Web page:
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Unaccepted Results from NI-9222 with BNC Connectors

In our application, when no signal is applied to any of AI channels of NI-9222 (BNC) cards, they should default to ~ 0V but instead they are maxing out to either +10.7V or -10.7V. 

 

When I connect the signal cable, then they read the correct voltage reading which is ~ +2.5V in our application.

 

Important thing to note is that it is happening with newly arrived NI-9222 cards only and not with old batch of same card. Old cards default to ~0V when input signal is disconnected. 

 

NI tech support advised:

NI does not specify what voltage a device will read when there is no signal connected. If you want to see a 0V on the AI channel, there will need to be a zero-voltage signal applied across the + and - terminals of the channel, which is the same as grounding the channel. To pull down the signal to zero, you can use a pull-down resistor. Kindly check Can I Use Pull-Down Resistors for Analog Inputs? for more details.

 

My Question to community:

  1. How do I use a pull-down resistor in BNC Connector type NI-9222 card? 
  2. Why old NI-9222 cards read default no-signal value as zero but new one shows max values of either +10.7V or -10.7V ?

 

Thanks.

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@DukesHSG wrote:

 

My Question to community:

  1. How do I use a pull-down resistor in BNC Connector type NI-9222 card?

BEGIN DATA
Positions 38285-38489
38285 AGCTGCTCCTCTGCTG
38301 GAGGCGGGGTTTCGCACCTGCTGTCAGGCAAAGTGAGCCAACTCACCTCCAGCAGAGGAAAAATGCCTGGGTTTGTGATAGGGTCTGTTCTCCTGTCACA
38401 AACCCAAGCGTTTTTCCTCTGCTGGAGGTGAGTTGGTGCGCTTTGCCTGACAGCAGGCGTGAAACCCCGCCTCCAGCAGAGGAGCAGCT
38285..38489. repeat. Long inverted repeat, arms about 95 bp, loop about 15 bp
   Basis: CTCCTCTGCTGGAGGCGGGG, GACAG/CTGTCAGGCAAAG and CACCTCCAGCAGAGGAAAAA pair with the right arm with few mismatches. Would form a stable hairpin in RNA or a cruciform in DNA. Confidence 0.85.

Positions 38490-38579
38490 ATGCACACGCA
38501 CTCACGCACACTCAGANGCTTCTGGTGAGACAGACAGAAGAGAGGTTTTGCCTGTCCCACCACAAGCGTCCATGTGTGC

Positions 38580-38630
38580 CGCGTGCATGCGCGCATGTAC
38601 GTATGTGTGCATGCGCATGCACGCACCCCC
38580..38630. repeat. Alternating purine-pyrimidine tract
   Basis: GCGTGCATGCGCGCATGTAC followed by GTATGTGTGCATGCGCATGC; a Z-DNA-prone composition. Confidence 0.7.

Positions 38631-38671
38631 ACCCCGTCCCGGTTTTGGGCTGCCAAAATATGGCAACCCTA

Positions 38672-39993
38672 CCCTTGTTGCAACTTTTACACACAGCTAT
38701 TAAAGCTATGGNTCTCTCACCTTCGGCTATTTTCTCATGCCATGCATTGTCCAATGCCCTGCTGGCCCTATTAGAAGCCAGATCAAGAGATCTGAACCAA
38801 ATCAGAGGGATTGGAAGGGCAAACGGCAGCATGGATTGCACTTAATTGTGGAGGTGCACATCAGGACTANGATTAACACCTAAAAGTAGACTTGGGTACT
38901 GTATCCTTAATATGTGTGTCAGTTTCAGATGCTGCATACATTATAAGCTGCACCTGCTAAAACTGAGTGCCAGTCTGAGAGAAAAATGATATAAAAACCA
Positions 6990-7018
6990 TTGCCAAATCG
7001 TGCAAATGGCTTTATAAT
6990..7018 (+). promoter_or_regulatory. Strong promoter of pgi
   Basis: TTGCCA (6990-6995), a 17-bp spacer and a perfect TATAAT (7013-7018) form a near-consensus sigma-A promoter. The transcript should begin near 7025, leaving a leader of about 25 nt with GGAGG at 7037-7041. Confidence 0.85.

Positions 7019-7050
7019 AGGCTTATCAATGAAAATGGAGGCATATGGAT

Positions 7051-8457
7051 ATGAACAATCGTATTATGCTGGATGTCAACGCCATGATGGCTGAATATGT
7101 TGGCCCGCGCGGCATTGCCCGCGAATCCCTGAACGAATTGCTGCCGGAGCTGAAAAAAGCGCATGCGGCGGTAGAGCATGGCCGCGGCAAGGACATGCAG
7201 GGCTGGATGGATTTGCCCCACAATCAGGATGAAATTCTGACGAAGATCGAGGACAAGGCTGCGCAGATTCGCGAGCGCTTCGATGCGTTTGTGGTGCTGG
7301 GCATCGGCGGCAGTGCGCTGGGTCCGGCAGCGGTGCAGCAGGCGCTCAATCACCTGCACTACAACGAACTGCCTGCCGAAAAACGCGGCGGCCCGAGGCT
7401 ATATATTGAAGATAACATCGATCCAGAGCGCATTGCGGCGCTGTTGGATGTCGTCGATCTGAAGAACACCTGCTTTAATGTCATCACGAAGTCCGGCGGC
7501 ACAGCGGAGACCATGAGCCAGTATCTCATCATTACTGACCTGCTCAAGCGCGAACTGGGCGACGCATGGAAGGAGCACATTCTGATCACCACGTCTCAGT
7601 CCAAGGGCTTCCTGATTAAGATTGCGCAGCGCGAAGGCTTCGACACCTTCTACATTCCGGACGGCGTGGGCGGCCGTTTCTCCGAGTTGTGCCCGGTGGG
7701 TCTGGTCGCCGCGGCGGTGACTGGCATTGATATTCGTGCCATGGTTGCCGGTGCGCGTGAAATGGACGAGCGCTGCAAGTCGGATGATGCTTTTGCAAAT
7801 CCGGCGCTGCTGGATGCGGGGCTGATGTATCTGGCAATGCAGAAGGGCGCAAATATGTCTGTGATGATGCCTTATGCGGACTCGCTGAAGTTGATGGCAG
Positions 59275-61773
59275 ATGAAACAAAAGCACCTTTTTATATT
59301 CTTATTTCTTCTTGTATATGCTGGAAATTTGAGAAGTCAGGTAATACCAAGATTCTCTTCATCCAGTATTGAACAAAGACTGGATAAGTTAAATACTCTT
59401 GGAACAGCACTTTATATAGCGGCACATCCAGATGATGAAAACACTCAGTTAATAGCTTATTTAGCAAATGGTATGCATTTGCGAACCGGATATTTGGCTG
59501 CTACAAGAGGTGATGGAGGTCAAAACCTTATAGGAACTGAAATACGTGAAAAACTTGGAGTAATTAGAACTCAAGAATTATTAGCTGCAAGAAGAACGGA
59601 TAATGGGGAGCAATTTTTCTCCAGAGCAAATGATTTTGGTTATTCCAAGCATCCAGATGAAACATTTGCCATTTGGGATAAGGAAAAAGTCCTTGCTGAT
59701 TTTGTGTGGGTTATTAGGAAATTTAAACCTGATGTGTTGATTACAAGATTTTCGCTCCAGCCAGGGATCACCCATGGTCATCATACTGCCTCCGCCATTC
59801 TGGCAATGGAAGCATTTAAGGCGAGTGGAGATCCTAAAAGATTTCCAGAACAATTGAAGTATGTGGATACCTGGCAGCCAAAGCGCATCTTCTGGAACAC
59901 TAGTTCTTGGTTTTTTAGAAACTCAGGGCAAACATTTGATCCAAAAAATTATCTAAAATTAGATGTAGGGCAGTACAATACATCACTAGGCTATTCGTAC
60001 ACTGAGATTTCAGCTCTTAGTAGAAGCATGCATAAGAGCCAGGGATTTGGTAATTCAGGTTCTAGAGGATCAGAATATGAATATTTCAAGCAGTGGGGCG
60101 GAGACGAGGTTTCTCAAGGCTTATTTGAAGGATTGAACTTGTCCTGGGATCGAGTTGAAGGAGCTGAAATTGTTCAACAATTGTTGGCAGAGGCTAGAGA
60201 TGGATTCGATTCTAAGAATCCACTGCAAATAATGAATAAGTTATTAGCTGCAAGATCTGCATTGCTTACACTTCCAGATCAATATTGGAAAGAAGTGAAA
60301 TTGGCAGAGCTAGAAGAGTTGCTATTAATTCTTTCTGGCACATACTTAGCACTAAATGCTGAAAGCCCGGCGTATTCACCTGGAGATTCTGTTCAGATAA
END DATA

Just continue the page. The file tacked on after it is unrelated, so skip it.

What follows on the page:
Well, do you know how to use a soldering iron or similar? You could make some cable or connector adapter with this built in

 

  1. Why old NI-9222 cards read default no-signal value as zero but new one shows max values of either +10.7V or -10.7V ?

Possibly they used a different but functionally compatible component in their product. The current chip situation often requires to evaluate new manufacturers, or look for alternative chips that function the same but might use a slightly different internal design in order to deal with product end of life announcements, delivery shortages and similar.

 

The input impedance of differential amplifiers used on those analog-digital converters are extremely high impedance and a slightly different internal transistor design can cause the according input bias current on an open input to drive the amplifier to one of the power rails. This is very normal and your previous situation where the module produced a 0V signal with open inputs was more of a bad coincidence (well good for you as you would like it to be like that, but bad in general as it made you believe that this is normal).

 

My guess is actually that they used some protection circuitry on each input channel that in the past did provide a low enough impedance path to ground to make the input look like being grounded when not connected and when replacing that protection circuitry with a new device, its impedance increased (which would be generally a good thing as a low impedance path causes a measurement fault) but that causes what you experience.

 

Rolf Kalbermatter
My Blog
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